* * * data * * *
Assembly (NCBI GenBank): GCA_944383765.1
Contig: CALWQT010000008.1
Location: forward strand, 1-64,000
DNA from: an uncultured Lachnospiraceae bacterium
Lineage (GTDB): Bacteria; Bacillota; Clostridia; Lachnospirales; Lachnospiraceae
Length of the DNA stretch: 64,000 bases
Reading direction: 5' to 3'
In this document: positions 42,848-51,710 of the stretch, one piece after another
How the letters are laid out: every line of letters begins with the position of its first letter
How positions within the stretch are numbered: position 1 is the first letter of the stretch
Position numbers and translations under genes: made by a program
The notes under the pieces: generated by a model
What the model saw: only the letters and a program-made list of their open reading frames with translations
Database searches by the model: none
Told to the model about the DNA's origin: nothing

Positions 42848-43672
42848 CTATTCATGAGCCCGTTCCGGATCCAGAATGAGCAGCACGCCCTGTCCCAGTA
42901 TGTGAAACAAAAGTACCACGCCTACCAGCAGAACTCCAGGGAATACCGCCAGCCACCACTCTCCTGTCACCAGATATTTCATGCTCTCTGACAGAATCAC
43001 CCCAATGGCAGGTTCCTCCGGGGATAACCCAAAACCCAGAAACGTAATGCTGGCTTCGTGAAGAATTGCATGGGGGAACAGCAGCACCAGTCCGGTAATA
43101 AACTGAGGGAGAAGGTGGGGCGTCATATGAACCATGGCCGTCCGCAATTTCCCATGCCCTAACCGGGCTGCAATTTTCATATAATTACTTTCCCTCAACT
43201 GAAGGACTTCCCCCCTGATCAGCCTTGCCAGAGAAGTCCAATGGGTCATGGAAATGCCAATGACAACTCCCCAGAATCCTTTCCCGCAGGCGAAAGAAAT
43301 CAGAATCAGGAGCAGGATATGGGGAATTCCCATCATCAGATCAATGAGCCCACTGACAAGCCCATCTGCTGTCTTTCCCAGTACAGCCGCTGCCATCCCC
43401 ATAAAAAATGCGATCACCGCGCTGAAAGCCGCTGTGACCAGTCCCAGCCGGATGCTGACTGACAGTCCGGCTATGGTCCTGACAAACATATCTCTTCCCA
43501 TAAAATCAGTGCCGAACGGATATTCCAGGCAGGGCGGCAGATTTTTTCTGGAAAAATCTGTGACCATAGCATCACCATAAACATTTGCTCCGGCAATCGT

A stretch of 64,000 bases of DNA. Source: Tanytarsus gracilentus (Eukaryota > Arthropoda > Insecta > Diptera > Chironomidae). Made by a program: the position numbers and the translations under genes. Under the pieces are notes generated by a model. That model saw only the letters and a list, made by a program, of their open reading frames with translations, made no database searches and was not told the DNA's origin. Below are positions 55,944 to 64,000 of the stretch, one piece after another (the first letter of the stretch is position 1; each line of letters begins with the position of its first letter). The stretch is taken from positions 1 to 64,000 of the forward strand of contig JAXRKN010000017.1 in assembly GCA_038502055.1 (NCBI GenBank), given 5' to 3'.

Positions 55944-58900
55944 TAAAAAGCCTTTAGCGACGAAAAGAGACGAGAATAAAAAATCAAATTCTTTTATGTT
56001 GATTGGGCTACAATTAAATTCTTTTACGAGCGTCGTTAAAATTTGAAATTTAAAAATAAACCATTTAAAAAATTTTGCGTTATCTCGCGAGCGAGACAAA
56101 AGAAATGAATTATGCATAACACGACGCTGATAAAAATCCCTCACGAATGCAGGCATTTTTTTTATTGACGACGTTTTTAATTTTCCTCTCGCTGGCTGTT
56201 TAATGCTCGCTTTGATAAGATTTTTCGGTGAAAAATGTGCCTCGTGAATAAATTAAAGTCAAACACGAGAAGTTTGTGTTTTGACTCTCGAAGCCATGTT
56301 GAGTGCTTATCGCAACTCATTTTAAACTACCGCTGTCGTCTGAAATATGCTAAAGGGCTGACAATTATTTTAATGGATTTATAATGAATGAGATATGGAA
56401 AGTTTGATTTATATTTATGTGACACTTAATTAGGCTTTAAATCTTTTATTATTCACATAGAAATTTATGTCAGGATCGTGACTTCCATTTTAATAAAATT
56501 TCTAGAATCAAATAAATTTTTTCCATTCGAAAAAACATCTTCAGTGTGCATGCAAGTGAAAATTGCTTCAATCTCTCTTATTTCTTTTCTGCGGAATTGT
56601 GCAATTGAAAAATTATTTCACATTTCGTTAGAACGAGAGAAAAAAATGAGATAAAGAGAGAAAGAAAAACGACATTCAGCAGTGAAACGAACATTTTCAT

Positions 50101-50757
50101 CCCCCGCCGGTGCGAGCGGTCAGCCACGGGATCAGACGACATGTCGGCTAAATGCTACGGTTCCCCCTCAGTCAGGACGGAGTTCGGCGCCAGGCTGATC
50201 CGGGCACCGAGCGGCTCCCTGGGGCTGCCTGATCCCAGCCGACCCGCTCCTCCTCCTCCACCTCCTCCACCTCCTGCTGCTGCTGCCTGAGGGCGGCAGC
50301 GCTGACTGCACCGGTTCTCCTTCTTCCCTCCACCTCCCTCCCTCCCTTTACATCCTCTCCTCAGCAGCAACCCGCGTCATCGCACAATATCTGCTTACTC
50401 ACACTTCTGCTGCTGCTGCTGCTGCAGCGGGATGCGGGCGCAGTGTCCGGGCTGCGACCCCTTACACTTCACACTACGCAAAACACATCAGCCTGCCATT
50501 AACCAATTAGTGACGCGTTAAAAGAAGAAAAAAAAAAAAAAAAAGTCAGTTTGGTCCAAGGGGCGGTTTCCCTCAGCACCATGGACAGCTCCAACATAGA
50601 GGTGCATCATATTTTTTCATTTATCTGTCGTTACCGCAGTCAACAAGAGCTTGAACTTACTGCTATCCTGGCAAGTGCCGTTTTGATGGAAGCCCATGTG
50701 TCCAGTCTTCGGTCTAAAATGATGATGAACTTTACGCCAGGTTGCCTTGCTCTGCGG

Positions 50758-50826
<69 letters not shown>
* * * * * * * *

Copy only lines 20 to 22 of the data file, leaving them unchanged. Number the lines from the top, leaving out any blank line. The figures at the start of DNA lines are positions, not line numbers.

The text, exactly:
43101 AACTGAGGGAGAAGGTGGGGCGTCATATGAACCATGGCCGTCCGCAATTTCCCATGCCCTAACCGGGCTGCAATTTTCATATAATTACTTTCCCTCAACT
43201 GAAGGACTTCCCCCCTGATCAGCCTTGCCAGAGAAGTCCAATGGGTCATGGAAATGCCAATGACAACTCCCCAGAATCCTTTCCCGCAGGCGAAAGAAAT
43301 CAGAATCAGGAGCAGGATATGGGGAATTCCCATCATCAGATCAATGAGCCCACTGACAAGCCCATCTGCTGTCTTTCCCAGTACAGCCGCTGCCATCCCC